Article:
But it will take you on a wonderful adventure and remind you that passion is ageless AND timeless.

                                                                                                                               — Jenni

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All That Glitters … December Musings Part Two

I get Sentimental and Reflective during the Holidays. It starts at Thankgiving, continuing thru Christmas and New Year’s Eve. I have Traditions during these “Holiday Seasons” that bring me Joy and Tears. There’s this Stephen Curtis Chapman Christmas song that touches me so deeply it makes me weep. And amidst all my crazy outings and web site searches for just the right present for everyone on my list, I think about Christmases past as well as friends and family members near and far — and those special people who’ve departed this earth for a new adventure.

For me, Christmas isn’t the brightly wrapped packages, though I do enjoy them. It’s about a greater Gift than something found under a Tree.  It’s about Love and Connecting to those dear to me. I think about the Swiss Cheese my Uncle David used to bring and the great hugs he gave, the Slippers my Gram made me, the smell of my Grandfather’s pipe and that personal Coconut Cream pie my Grandmother made. I think about the Ray Conniff Singers and sneaking downstairs to listen to the GrownUps play Tripoly. And I think about waiting on the stairs to come down and see what Santa brought.

Every Christmas for the past 17 years I’ve visited Santa at the Somerset Collection with at least one of my kids. Afterward, I write an email note and send it with that year’s photo. I have a dear friend — my Albion “big brother” — who tells me how much he looks forward to that letter. It’s truly the only time we Connect all year long. It’s a Special moment when I see his email pop up in my In Box … to hear how he’s doing — how is family is doing.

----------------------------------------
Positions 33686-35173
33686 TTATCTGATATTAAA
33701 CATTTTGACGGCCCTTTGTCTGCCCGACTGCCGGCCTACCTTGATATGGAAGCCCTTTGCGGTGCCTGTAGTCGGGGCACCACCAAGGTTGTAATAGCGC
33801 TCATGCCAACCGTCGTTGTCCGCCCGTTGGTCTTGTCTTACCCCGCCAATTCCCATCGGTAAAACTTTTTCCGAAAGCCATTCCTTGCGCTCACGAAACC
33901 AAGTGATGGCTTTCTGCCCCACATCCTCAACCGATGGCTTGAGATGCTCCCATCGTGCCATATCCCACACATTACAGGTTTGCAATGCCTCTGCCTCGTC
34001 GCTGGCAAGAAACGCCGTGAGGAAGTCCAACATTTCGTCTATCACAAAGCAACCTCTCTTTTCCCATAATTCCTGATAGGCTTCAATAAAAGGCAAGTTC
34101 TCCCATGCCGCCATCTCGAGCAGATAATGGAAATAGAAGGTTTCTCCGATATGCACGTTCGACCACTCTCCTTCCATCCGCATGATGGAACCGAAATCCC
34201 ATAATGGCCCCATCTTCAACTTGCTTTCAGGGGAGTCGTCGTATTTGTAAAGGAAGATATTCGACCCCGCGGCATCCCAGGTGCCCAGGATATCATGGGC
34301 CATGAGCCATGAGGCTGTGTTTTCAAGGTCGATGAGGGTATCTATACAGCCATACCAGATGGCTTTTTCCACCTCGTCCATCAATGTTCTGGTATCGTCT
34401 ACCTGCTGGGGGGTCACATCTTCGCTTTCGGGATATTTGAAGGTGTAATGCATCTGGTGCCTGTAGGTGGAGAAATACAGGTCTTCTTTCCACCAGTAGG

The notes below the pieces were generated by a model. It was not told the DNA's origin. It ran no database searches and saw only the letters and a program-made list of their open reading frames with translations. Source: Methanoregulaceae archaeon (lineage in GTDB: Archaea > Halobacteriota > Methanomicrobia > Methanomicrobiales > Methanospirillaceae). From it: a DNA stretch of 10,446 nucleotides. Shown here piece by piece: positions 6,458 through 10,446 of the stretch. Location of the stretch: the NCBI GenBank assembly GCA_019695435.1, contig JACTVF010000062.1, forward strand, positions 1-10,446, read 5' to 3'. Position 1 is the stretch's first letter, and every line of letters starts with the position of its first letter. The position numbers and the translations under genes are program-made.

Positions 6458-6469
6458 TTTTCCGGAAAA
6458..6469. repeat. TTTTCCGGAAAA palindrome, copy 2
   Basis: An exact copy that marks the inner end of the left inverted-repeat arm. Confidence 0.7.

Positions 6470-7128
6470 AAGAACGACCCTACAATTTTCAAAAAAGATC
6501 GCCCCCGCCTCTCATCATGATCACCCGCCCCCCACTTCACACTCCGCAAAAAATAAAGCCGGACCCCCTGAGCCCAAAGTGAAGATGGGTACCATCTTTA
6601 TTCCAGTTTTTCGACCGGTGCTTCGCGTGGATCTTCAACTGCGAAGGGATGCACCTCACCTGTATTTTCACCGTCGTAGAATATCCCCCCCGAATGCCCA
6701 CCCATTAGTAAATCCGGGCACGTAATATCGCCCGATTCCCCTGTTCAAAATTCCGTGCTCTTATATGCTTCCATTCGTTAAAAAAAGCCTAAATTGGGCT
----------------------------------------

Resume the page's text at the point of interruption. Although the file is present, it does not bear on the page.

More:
I have other Traditions like that … I’m sure we all do. And they aren’t about ribbons or packages. They are about the people I share Time with.

So many people come and go quickly. Some stay for a while and leave footprints on our hearts and we are never, ever the same — a quote from Flavia I discovered during my Kappa Alpha Theta years at Albion College. But that quote has a part three. See, some of those people leave deep footprints, shape us, and perhaps … though we don’t want them to … eventually choose to move on down their path.

The Gifts these people give us may come in glittery wrapping paper and become treasures of the heart. I have at least three bracelets made up of black and creme plastic beads. My son gave them to me when he was four or five. He cashed in prize tokens at GameWorks for them. Pretty sure they were made in Japan … the lettering on the beads gives me that impression.

I have other items like those bracelets … a sparkly ring my daughter bought at her school Santa’s Workshop  a now tarnished charm I added to a silver chain given to me by a friend after a play we did together, a “cruise director” Boyd’s Bear my brother and sister-in law gave me — guess that means I’m their favorite social director, letters from girls I performed with and a doll their mom made me, a play which a friend wrote and gave me, and a very out of date ski sweater given to me by my husband.

I still wear the bracelets. And the ring and necklace. Heck, I still wear that sweater — it’s super warm and looks good with leggings now that I removed the mega shoulder pads. The Cruise Director sits on my desk while the Maria doll has a place on my dresser. I read the play and the letters from time to time. Each of these items reminds me of times past and special people who’ve made a difference in my life.

Each of these items means something to me. Each of them tells a story and has value. I have gifts that come with “stories,” making them all the more relevant to me years later. They may not arrive in sparkly packages or boast ribbons and bows, but they brighten my heart and I treasure them.

When it comes to Christmas shopping, I work from lists.  I have the lists that were given to me. But, I prefer to select on my own, honestly. I like to come up with creative ways to show those dear to me how well I know them … Selecting something not specifically asked for is my way of shopping without a net! Dangerous, yes. But very rewarding when you see that look in their eye as they open something chosen just for them.